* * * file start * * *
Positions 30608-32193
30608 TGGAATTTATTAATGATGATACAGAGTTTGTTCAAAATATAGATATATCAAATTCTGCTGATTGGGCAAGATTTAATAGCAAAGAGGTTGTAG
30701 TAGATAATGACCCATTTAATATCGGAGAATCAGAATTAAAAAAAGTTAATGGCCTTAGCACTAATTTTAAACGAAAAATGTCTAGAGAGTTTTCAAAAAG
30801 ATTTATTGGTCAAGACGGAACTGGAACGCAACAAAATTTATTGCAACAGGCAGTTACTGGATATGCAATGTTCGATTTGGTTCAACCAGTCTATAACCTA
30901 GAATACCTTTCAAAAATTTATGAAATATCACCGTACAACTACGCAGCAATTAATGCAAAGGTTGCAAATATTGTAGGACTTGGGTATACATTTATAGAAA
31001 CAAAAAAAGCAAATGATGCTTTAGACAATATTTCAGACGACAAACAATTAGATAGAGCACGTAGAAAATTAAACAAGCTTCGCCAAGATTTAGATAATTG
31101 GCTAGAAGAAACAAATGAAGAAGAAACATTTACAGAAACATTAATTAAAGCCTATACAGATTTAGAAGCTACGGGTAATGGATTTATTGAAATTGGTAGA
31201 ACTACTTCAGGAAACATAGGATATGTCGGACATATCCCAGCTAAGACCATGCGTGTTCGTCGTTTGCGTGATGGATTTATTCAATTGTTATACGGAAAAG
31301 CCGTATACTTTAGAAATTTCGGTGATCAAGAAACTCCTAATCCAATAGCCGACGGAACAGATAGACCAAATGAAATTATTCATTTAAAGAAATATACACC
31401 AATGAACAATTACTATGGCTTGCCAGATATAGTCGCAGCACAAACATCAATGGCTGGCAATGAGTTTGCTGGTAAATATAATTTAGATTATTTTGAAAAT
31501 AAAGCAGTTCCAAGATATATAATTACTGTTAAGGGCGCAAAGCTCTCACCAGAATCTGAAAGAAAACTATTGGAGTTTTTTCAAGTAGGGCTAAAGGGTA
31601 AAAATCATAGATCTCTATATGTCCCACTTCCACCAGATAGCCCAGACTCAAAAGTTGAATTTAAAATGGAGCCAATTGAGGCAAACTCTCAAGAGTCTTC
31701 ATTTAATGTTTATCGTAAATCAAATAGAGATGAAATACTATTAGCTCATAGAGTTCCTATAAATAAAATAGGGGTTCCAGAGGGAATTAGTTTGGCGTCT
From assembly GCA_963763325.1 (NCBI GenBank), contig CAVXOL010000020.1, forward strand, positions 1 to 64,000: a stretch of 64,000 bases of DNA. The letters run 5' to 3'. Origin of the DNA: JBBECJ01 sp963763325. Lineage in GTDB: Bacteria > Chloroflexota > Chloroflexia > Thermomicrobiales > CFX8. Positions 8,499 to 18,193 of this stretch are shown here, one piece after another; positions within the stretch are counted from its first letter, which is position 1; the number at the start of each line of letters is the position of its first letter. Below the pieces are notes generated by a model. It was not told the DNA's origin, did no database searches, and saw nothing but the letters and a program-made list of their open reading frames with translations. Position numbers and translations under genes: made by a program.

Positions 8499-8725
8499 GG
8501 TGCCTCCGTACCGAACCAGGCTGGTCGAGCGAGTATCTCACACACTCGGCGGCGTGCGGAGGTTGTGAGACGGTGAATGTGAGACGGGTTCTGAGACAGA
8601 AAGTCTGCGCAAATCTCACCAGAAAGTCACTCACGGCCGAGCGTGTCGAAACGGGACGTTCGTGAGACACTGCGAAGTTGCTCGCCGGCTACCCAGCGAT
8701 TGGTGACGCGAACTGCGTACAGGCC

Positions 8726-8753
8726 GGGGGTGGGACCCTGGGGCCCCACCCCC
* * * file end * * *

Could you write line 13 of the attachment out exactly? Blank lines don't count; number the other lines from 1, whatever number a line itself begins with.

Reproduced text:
31701 ATTTAATGTTTATCGTAAATCAAATAGAGATGAAATACTATTAGCTCATAGAGTTCCTATAAATAAAATAGGGGTTCCAGAGGGAATTAGTTTGGCGTCT